Base Camp: 2023 Lincoln Corsair

Every week, wheels.ca selects a new vehicle and takes a good look at its entry-level trim. If we find it worthy of your consideration, we'll let you know. If not, we'll recommend one - or the required options - which earns a passing grade. This week we look at the Lincoln Corsair, the brand’s smallest crossover.

By Matthew Guy Wheels.ca

Dec 13, 2022 3 min. read

Article was updated 2 months ago

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The Lincoln Corsair is Dearborn’s entry into the brutally competitive luxury compact crossover segment, marking the 2023 model year with a raft of updates. There are a trio of trims in Canada, two gassers and a plug-in electric hybrid, with the entry-level Standard setting its table with a sticker price of $48,900.

Under the hood is a (stop us if you’ve heard this before) 2.0L turbocharged four-cylinder engine making a wholly acceptable – if not outstanding – 250 horsepower and 275 lb.-ft of torque, connected to an 8-speed automatic transmission and standard-in-Canada all-wheel drive. This is the beyond-dominant powertrain configuration in this segment, though a maximum towing capacity of 3,000 pounds when properly equipped with an optional $700 package does outstrip some of its competition.

Changes for 2023 will be easy to spot, including a larger grille than last year and wing-shaped daytime running lamps. Painted 18-inch alloys are the smallest found in this Corsair line, if you care about those types of things. Lincoln offers eight different paint colour choices on this entry-level trim, including snazzy options like Crystal Red and Whisper Blue. Note the only two selections not costing an extra $950 are Silver Radiance and Infinite Black. A so-called Jet Appearance Package gives the appearance of a floating roof along with a smattering of black badges and colour-keyed trim but requires the selection of another pricey options package.

Lincoln corsair interior

There are changes inside the Corsair for 2023, as well. Gone is the sad-sack infotainment system, replaced with an attractive 13.2-inch capacitive touchscreen which includes Apple CarPlay and Android Auto plus the typical Bluetooth and voice commands. A premium audio system with 10 speakers is part of the deal, as are a power liftgate and a choice of three interior colours.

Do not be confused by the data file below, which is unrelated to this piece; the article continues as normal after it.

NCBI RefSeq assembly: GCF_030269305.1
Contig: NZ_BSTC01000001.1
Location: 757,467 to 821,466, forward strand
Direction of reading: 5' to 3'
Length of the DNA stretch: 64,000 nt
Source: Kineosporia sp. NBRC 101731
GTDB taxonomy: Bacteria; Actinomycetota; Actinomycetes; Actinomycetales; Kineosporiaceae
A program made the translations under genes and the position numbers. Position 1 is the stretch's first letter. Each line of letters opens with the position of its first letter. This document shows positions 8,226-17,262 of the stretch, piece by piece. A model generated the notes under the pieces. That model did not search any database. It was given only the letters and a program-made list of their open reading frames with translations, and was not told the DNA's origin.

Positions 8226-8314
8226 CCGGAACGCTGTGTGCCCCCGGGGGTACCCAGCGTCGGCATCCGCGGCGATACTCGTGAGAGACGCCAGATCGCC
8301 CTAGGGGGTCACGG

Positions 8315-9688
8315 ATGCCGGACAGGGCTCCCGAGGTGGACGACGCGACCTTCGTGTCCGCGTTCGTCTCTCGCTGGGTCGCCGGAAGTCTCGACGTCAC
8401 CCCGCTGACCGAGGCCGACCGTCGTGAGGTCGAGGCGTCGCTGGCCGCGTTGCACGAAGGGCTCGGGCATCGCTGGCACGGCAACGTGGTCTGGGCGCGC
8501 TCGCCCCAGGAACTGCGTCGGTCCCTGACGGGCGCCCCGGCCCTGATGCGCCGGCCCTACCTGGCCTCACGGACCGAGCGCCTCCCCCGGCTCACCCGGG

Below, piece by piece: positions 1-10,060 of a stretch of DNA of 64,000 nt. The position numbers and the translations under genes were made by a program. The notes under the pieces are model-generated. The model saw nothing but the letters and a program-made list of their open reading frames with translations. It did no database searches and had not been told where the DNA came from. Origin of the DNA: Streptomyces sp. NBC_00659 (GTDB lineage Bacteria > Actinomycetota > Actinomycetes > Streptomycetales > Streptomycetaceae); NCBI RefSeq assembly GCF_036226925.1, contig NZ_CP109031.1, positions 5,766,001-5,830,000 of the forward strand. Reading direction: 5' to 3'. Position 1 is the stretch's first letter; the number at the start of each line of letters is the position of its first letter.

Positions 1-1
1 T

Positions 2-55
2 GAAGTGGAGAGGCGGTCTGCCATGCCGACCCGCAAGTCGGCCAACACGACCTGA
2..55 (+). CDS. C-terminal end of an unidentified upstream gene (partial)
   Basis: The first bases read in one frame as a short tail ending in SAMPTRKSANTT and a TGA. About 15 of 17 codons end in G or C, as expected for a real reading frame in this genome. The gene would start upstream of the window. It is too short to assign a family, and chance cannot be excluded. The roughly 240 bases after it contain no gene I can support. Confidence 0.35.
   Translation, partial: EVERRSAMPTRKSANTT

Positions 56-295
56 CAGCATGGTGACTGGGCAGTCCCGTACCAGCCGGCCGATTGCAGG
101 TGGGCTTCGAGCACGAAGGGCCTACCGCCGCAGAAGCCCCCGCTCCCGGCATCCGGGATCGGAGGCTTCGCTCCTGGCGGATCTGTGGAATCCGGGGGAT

However, if you want ventilated front seats, wireless charging, and a hands-free liftgate, you’ll need to pop for the not-so-creatively named 101A package which will add $4,000 to yer bottom line. The ’23 model bins several dial controls for ventilation, cleaning up the interior but vexing those who don’t like those functions routed through a touchscreen. An actual volume knob remains, so that’s good.

Active driving aids on all Corsair trims include blind-spot monitors, evasive steering assists, stop-and-go cruise, and automatic emergency braking. Around-view cameras are part of the optional package mentioned above, as is reverse brake assist, so make sure to double check for Johnny’s bike whilst reversing out of the driveway if you don’t spring for the option.

What We'd Choose

The next-rung Reserve trim is a $4,500 walk from the Standard. Given the $4,000 cost of the 101A package mentioned above, this seems like a no-brainer – until you realize most of 101A’s features aren’t included without extra charge in the Reserve, either. What does the extra cheddar net? Better colour selections, for starters, including a tasty Eternal Red interior which is almost worth the cash all by itself. Other extras are bigger wheels, snazzier headlamps, interior ambient lighting, and a slightly different front grille.

Is that worth making the leap? Your author would do so simply for the red interior because he is an annoying extrovert. Most other buyers may find themselves better off adding 101A to the entry-level car and enjoy their ventilated seats.




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